By Prof Tony Campbell

SLAM bidding is one of the most difficult to judge, and often requires some clever conventions to arrive at the best contract. Here is a hand I played on Bridge Club Live, a team of four match, where all players were members of Penarth Bridge Club.

The Auction

South with four clubs, four spades and 15 points rightly opened one club. North decided to bid his six card diamond suit first. But when South responded with one spade, North realised that a slam was likely to be on. His bid of four clubs is known as a Splinter, even when his partner had opened one club. The splinter bid was invented independently by David Cliff and Dorothy Hayden Truscott in 1963. There are variations of this convention. Some players use the double jump to show strong support for the major suit of the opening bidder, and a singleton or void in the suit jump. However, a useful variation is what has become known as a mini-Splinter. In the bidding of the hand shown, a double jump to four clubs shows a void and at least four spades. A single jump to three clubs would show a singleton. South knows now that North must be at least 5/4 in diamonds and spades. So his ace and king of clubs can be used to get rid of any heart loser’s in North’s hand. South wisely decided next to cue bid his king of diamonds. North was really interested now, and bid four no trumps. This was Roman key card Blackwood that I have discussed before. South’s bid of five spades showed two key cards, the ace of clubs and king of spades, but also the queen of trumps, as spades had been agreed by the Splinter bid. North now knows that there must be a key card missing, and was happy to bid the slam of six spades as he can count 12 tricks between the two hands.

The play

West led the jack of hearts. This put South as declarer in a dilemma. On this lead West was unlikely to hold the king of hearts, so the contract would go one off straight away if South played the queen of hearts on this first trick. The best percentage play was therefore to take the first trick with the ace of hearts, playing for the diamonds to be 2/2 or 3/1. So after winning the first trick, declarer played a small diamond that he won in hand with the king. He then played the ace of clubs, discarding the losing queen of trumps from dummy. A spade was then won by East’s ace who returned a heart, which was trumped in dummy. After drawing the last two trumps, declarer claimed the rest of the tricks, making the slam of 12 tricks – 1 spade ruff, 3 other spades, the ace of hearts, 6 diamonds, and the ace of clubs. Well bid and well played. At the other table, North/South were not playing Splinter, so they missed the slam making four spades plus two.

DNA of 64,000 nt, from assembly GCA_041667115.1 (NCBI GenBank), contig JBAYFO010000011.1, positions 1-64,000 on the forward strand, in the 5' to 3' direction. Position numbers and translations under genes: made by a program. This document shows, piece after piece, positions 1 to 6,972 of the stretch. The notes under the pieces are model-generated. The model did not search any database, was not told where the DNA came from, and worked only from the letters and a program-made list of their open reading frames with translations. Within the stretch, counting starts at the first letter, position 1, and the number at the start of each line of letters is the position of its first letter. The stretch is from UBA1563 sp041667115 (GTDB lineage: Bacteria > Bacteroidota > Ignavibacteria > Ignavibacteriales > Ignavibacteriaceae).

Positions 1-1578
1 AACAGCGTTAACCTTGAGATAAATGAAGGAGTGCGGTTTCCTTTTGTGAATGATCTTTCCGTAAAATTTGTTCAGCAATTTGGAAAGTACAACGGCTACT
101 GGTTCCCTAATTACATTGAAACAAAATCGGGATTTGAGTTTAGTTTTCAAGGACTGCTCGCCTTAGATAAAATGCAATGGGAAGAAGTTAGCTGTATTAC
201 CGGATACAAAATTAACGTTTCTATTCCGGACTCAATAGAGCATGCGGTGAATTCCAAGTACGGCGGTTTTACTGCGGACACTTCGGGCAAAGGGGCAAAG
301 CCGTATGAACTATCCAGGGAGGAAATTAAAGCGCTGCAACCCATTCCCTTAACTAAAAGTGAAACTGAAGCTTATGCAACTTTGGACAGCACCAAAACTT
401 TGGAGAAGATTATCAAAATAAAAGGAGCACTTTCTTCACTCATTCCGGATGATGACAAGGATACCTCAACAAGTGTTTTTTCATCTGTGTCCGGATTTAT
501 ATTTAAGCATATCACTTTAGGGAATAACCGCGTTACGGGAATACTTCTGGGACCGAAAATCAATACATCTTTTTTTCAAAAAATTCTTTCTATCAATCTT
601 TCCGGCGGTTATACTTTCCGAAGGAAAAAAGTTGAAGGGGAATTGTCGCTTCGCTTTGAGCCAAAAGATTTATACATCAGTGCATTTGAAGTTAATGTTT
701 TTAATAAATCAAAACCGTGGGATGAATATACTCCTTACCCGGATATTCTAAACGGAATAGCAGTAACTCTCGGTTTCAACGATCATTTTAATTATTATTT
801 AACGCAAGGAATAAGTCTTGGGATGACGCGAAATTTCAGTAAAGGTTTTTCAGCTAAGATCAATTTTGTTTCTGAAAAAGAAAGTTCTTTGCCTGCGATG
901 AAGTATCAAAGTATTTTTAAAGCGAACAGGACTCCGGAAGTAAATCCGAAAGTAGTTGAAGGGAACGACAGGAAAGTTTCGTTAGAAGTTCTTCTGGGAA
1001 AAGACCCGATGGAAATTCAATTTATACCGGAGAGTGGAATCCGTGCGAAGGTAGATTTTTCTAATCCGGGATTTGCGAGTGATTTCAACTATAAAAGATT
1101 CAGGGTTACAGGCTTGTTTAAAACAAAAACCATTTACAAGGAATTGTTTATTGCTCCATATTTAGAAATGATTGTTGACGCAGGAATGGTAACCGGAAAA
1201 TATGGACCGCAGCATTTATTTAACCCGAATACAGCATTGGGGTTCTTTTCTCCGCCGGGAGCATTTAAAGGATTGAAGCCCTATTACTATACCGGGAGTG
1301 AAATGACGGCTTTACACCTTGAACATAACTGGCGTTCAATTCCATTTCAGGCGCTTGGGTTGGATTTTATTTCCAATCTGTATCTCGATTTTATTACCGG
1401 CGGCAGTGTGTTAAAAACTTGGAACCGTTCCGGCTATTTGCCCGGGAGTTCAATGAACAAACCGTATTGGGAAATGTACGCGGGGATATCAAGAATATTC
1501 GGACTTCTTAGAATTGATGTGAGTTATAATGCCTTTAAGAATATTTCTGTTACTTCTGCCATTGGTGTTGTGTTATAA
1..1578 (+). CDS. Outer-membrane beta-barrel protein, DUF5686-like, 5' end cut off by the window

What have we learnt?

1. The Splinter convention is very useful in telling partner two things in one bid – at least four trumps and either a singleton or void in the suit he jumped in.

2. Roman key card Blackwood is far superior to conventional Blackwood. Here it was vital to tell North that his partner had either the ace or king of spades, and the queen, and the ace of clubs.

3. Percentage plays are important in bridge. A finesse is 50%. But playing for either a 2/2 or 3/1 break in another suit is better odds.

Further information

I wonder what you did during the long lockdown. I spent a lot of my time writing a scientific mystery novel I have been meaning to write for thirty years. Its title is Mirror Image – what Darwin missed. It is available at Griffin Books, Penarth, and also online at The story is set in the stunning scenery of Anglesey. The hero, surprise-surprise, is a brilliant biochemist and a keen bridge player. There is a whole chapter based at the local bridge club, with an amazing, even crazy, hand I am sure you will enjoy. In spite of many shops, restaurants and pubs opening, sadly there is little chance of bridge clubs resuming in the near future. Penarth and other Wales’ clubs have many members over 60. We are the high risk group, and must be protected. Professor Brian Morgan, of Cardiff Metropolitan University, and I are setting up a Wales COVID communication group between the business, education, science and arts sectors to help find creative solutions to the restrictions the SARS-Cov2 coronavirus has imposed on us. See If you have any views, experiences and information you would like to share, please email me. Meanwhile, good luck with your online bridge. Bridge Club Live (BCL) is very good and may be open again for new registrations. BBO is still open for registrations. Contact for information. You can always find my articles online at www.penarthtimes/bridge. Keep an eye on Email me if you have anything you would like me to discuss Keep well. Keep safe. Bon chance. Virtual table up.